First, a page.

Tuesday, March 5, 2013

The Council

by Travis Perry

Markas’ hard eyes shifted away from Ross toward the western horizon, toward the buzbugs still charging that direction. “A day’s ride and I can bring them back. I’ll need two other men with me. Useful men who can ride.” After addressing the tribe, his angry glare returned to Ross, who found himself flushing red.

“Oh, no, child,” interjected Shoo. “You must not go! They are harem.” Ross would have thought from his knowledge of the tribe that an old woman would not be allowed to publicly speak to an unrelated adult male as she just had done. But apparently Shoo played by her own rules…the word she used, “harem,” Ross of course knew, but she had used it in a foreign way, totally unlike the meaning he was familiar with. He wondered what she had meant…

His chain of thought ended when a young man shouted, “Keep yourself quiet, grandmother! Your open mouth shames us!” Shoo’s face set in anger and the shocked reactions of both men and women told him that her grandson had just violated a rule weightier than a woman addressing a man.

“Calmness and peace,” snapped Markas as his aspbug mount shifted and grunted. “We need to meet in conference over this matter—strangers not included.” The last phrase he uttered while staring directly at Ross.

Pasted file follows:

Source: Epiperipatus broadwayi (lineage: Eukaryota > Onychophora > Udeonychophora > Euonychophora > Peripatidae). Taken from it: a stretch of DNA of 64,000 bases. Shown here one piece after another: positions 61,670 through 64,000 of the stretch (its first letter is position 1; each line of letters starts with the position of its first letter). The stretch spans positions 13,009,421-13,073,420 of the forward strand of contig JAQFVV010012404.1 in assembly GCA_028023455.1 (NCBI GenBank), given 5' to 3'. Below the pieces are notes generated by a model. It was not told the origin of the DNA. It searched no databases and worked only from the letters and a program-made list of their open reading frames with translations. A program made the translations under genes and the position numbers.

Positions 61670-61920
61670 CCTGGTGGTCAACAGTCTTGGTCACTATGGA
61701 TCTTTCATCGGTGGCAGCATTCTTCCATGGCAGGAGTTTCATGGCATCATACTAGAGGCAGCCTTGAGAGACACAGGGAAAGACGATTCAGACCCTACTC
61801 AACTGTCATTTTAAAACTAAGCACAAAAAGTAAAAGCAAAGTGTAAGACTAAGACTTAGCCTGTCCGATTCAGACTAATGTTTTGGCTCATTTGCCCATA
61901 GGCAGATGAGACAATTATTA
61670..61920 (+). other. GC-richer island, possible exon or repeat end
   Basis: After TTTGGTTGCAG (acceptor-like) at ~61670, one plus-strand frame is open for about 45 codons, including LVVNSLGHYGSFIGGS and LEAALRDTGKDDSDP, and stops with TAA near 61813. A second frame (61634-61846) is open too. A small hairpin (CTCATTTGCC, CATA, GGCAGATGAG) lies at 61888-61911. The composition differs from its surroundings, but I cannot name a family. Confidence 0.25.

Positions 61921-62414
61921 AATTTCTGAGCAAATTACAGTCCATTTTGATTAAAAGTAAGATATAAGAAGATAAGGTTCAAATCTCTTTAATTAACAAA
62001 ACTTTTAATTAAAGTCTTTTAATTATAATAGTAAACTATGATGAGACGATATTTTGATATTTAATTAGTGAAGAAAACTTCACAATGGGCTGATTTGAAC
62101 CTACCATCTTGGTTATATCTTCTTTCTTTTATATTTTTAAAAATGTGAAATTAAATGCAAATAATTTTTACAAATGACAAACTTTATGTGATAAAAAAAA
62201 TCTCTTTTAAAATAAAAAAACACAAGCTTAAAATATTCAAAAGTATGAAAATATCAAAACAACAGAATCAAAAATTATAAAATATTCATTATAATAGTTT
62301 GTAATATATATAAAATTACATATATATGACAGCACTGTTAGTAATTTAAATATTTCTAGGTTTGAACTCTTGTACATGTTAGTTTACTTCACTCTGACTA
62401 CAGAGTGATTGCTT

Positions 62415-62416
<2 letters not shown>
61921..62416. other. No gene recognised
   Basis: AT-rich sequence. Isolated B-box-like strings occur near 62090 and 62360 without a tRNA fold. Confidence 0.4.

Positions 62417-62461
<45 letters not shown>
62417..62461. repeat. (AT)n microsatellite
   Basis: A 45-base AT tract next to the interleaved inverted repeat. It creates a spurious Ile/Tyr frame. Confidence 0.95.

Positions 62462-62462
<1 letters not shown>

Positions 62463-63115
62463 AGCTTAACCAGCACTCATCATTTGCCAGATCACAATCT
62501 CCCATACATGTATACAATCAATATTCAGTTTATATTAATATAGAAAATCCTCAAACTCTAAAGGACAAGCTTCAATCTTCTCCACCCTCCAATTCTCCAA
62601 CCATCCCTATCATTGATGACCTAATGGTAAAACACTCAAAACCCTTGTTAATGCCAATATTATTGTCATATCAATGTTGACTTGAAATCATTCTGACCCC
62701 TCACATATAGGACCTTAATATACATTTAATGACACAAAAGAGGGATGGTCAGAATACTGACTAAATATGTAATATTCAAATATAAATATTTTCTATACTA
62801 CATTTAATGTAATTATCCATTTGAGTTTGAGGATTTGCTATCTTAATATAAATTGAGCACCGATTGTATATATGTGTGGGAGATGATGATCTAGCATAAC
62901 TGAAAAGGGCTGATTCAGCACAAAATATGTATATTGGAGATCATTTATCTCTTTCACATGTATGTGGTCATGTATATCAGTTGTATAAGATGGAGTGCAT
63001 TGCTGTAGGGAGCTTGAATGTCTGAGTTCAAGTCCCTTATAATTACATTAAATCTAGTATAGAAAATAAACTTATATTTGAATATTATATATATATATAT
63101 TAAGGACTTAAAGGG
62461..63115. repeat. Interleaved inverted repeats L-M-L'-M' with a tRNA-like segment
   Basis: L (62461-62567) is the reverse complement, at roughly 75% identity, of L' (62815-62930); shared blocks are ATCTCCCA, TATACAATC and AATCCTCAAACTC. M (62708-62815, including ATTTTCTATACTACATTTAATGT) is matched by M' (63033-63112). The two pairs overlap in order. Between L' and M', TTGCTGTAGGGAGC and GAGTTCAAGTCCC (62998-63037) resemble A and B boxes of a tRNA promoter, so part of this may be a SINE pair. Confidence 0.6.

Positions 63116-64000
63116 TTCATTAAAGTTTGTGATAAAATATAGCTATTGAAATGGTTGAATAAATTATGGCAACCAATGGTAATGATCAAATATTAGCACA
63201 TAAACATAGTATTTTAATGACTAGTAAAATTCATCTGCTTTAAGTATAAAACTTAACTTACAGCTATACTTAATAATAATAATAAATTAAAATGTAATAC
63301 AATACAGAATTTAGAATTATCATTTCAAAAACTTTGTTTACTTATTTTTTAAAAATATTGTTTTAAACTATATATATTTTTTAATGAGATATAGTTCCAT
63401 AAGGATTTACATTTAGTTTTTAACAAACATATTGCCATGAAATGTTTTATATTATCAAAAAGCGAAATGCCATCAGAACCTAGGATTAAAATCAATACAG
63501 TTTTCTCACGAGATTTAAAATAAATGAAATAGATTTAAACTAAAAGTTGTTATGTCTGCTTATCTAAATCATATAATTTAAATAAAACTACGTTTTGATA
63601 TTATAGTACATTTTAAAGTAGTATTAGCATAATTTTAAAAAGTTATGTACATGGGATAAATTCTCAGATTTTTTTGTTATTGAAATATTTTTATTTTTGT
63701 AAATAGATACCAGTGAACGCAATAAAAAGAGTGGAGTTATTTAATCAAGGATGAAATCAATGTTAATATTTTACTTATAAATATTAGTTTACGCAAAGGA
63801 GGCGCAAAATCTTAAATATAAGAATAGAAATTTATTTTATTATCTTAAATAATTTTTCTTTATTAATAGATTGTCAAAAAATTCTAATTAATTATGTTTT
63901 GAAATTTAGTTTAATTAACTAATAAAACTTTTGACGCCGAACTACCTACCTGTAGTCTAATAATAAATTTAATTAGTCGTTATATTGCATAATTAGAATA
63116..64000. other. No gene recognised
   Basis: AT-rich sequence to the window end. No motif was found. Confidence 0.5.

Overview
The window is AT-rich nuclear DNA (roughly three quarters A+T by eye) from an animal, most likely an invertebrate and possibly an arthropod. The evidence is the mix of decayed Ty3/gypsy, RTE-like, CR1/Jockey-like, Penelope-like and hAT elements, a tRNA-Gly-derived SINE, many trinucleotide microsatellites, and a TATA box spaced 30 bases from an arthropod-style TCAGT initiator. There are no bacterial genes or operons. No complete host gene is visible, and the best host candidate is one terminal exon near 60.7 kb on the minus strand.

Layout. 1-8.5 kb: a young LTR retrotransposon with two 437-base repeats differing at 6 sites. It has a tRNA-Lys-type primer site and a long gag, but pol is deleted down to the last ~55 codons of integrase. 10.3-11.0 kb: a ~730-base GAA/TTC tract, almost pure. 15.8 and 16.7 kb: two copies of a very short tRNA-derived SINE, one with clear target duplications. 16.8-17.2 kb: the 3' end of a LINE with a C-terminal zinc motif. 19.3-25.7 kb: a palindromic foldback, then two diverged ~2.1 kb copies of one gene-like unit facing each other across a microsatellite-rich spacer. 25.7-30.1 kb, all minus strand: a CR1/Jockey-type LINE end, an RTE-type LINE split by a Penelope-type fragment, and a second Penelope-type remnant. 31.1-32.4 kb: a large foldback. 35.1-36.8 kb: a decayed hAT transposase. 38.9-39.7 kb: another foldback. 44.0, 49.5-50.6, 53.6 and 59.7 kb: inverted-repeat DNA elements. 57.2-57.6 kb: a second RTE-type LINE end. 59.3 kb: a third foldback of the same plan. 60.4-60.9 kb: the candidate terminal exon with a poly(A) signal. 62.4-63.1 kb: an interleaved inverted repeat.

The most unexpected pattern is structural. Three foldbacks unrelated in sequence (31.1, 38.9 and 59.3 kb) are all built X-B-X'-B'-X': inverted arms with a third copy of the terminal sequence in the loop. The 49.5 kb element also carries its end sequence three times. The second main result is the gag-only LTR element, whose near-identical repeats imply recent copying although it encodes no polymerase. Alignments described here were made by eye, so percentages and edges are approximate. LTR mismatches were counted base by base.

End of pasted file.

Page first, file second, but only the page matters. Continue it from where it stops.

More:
Ross sat at the edge of camp during the conference, on an outcropping of flat rock. Next to him sat Shoo’s grandson, unspeaking, his elbows on his knees and his chin resting in the palms of his upward-reaching hands. They did not speak to one another.

At one point, one of the herd boys passed Ross, his face still pale and sweaty, like the time several months ago when the same boy had thought he’d seen a ghost. “What happened to the herd?” he asked, guessing this to be the cause of the boy’s anxiety.

“Bugs just started running, the same ones who are still running I think. They scared the rest of the herd before we could do anything. Bugs jump sometimes, but a dozen, all at once? I’ve never seen that. There was nothing I could do.”

“I’m sure you did your best,” said Ross. “The tribe won’t blame you.” These words brought a small smile of relief to the boy’s face.

After a bit more conversation, the herder returned to his beasts. Not long afterward, Markas approached Ross. “All is well with Shoo, I trust?”

Markas paused before answering. “She was never in any danger of reprimand—but you have charmed her, it seems. For she defended you and gave her reasons as to what happened to the herd. She says it is not your fault.”

“Praise Lallah. I’m glad to hear that.”

“I would not praise yet. You are to come with me and we shall see if her words are true. If they are not, you will not be returning to the tribe.” As he spoke, perhaps unconsciously, Markas moved his right hand to rest on the pommel of the dagger in his belt.

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